Russia may prohibit banks from providing Forex trading

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One of the top officials at the Bank of Russia insists that banks do not need the Forex business at all, as it is closer to gambling rather than financial activities.

Sergey Shvetsov, first deputy governor of the Bank of Russia, has drawn the attention of the Forex industry again by stating that a new law will prohibit the combination of Forex and banking businesses in the portfolio of any company. Speaking to Vedomosti, Shvetsov said that separating the banking from the Forex business aims at protecting individuals from the risks of excessive leverage. He added that Russian banks do not need to conduct any FX business, given that it is more of a gambling activity rather than a financial service.

Sergey ShvetsovShvetsov said that this idea will be outlined in the future Forex law, which is set to come into force in March 2015. The top official stated that the separation of the banking and Forex businesses will be included in the amendments to the FX bill, which still awaits its second reading in the parliament.

The text of the current version of the Russia forex bill does not say anything about a split of banking and Forex services. It does, however, stipulate some differences in regulation of Forex dealers that are also banks and Forex dealers that are not banks. To give an example, one of these differences concerns the keeping of client funds.

Does this mean that Shvetsov has simply showed off his outspoken personality one more time and that the plans he has voiced will probably not materialize? Given the fate of his previous forecasts, we dare to suggest that his words should be taken seriously.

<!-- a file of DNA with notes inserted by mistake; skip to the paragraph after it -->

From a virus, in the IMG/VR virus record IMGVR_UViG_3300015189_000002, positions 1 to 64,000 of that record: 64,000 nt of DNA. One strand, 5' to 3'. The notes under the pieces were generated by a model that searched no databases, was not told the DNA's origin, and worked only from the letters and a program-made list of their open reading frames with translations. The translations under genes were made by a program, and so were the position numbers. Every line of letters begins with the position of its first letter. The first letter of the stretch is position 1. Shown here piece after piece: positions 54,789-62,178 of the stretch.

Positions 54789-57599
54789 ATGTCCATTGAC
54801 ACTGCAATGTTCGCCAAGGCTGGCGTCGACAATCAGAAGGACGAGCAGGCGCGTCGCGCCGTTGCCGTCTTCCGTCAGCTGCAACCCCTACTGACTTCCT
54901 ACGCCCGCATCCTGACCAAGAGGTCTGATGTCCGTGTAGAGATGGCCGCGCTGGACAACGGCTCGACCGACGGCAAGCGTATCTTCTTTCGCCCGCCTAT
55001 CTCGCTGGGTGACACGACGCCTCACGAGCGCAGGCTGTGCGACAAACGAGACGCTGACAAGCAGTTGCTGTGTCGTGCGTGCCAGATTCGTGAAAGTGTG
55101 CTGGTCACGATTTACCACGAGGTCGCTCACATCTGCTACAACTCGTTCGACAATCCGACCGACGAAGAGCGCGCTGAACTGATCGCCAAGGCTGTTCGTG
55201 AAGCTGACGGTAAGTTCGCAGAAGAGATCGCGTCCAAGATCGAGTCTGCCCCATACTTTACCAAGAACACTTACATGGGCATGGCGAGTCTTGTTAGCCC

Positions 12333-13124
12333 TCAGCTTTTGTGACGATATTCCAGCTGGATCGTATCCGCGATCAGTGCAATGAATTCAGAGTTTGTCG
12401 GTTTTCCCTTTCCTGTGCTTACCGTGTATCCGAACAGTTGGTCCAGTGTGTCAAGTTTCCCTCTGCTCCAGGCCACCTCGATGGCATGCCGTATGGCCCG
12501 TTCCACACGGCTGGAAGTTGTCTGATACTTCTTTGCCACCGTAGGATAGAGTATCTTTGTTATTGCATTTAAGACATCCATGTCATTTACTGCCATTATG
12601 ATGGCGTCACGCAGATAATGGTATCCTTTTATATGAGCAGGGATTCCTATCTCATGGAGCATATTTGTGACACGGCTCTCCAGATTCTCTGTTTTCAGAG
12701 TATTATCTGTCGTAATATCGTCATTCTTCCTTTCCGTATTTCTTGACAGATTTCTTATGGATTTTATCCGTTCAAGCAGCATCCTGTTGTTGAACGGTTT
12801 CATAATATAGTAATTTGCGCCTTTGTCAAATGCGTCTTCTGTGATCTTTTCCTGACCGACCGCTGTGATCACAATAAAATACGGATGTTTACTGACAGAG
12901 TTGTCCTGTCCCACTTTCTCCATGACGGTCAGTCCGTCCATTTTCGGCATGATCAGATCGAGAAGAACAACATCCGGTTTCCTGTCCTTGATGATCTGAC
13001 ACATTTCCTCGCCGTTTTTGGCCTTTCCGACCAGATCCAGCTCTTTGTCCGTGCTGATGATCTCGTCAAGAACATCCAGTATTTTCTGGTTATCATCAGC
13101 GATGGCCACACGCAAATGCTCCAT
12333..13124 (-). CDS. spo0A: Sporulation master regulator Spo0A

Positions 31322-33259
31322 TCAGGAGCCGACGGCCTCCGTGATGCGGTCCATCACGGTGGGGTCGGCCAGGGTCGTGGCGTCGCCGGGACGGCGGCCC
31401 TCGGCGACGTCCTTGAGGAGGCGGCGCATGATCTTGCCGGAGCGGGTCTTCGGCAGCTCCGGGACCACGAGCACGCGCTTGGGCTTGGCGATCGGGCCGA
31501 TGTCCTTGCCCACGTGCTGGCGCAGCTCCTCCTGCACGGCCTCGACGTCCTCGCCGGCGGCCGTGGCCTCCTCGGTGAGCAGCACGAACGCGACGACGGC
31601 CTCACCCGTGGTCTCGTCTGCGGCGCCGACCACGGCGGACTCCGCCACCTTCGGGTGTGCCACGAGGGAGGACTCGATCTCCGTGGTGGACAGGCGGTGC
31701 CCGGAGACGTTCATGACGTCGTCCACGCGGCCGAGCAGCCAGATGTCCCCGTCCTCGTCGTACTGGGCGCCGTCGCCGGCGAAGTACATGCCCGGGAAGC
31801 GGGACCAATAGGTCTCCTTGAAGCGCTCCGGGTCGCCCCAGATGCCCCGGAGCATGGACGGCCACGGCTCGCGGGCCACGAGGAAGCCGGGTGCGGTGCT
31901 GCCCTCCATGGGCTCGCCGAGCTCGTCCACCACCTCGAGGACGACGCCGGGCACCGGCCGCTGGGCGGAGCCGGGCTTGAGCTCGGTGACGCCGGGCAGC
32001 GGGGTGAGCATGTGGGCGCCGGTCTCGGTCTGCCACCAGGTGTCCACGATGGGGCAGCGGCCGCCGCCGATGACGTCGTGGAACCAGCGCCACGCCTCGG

He had pushed for stricter rules for Forex advertising and we see these stricter rules in the new version of the FX bill. He had also called for a ban on foreign financial organizations offering FX services in Russia. This has also led to an amendment to the FX bill, according to which foreign companies will be allowed to market their Forex services in Russia only if they have the necessary permission by the Central Bank.

This is not the first time that Shvetsov voices an extremely critical position towards the Forex business. In the past he has become famous for comparing Forex trading to smoking. According to him, the damage that smoking can bring to your health is equal to the damage FX trading can do to your wallet.

Such a regulatory change, coupled with the high minimum capital requirements for Russian FX brokers, would not be a desirable piece of news for the Forex industry. There are hardly any FX brokers that would be able to meet the requirement of RUB 100 million minimum net capital; such a demand is not scary to banks. However, with small players pushed away by the capital demands and banks set to be legally prevented from offering FX services, it is doubtful that Russia will have a full-blown Forex industry ever.

You can find out more about the Russia FX bill in the law database of the Russian State Duma. The second reading is expected to be held on November 21, 2014, unless it is rescheduled once again.

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